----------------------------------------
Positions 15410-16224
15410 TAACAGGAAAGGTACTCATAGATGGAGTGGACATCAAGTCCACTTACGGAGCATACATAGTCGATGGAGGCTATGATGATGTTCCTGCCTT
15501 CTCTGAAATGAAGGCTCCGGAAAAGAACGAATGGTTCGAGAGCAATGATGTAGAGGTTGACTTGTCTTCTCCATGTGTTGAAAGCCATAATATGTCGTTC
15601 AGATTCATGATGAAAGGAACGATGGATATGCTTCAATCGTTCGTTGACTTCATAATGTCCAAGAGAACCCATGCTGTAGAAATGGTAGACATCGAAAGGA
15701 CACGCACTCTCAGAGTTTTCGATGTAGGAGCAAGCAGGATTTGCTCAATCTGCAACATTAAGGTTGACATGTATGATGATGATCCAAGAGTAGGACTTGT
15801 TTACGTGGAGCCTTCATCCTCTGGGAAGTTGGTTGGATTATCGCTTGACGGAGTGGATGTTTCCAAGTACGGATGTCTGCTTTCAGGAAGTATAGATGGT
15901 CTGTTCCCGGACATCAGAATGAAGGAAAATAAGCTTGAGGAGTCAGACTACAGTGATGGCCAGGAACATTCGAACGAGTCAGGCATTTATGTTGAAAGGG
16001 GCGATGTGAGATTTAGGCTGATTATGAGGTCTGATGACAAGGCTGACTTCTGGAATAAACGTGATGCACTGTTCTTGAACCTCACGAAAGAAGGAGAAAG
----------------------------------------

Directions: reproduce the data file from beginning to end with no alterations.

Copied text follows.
Positions 15410-16224
15410 TAACAGGAAAGGTACTCATAGATGGAGTGGACATCAAGTCCACTTACGGAGCATACATAGTCGATGGAGGCTATGATGATGTTCCTGCCTT
15501 CTCTGAAATGAAGGCTCCGGAAAAGAACGAATGGTTCGAGAGCAATGATGTAGAGGTTGACTTGTCTTCTCCATGTGTTGAAAGCCATAATATGTCGTTC
15601 AGATTCATGATGAAAGGAACGATGGATATGCTTCAATCGTTCGTTGACTTCATAATGTCCAAGAGAACCCATGCTGTAGAAATGGTAGACATCGAAAGGA
15701 CACGCACTCTCAGAGTTTTCGATGTAGGAGCAAGCAGGATTTGCTCAATCTGCAACATTAAGGTTGACATGTATGATGATGATCCAAGAGTAGGACTTGT
15801 TTACGTGGAGCCTTCATCCTCTGGGAAGTTGGTTGGATTATCGCTTGACGGAGTGGATGTTTCCAAGTACGGATGTCTGCTTTCAGGAAGTATAGATGGT
15901 CTGTTCCCGGACATCAGAATGAAGGAAAATAAGCTTGAGGAGTCAGACTACAGTGATGGCCAGGAACATTCGAACGAGTCAGGCATTTATGTTGAAAGGG
16001 GCGATGTGAGATTTAGGCTGATTATGAGGTCTGATGACAAGGCTGACTTCTGGAATAAACGTGATGCACTGTTCTTGAACCTCACGAAAGAAGGAGAAAG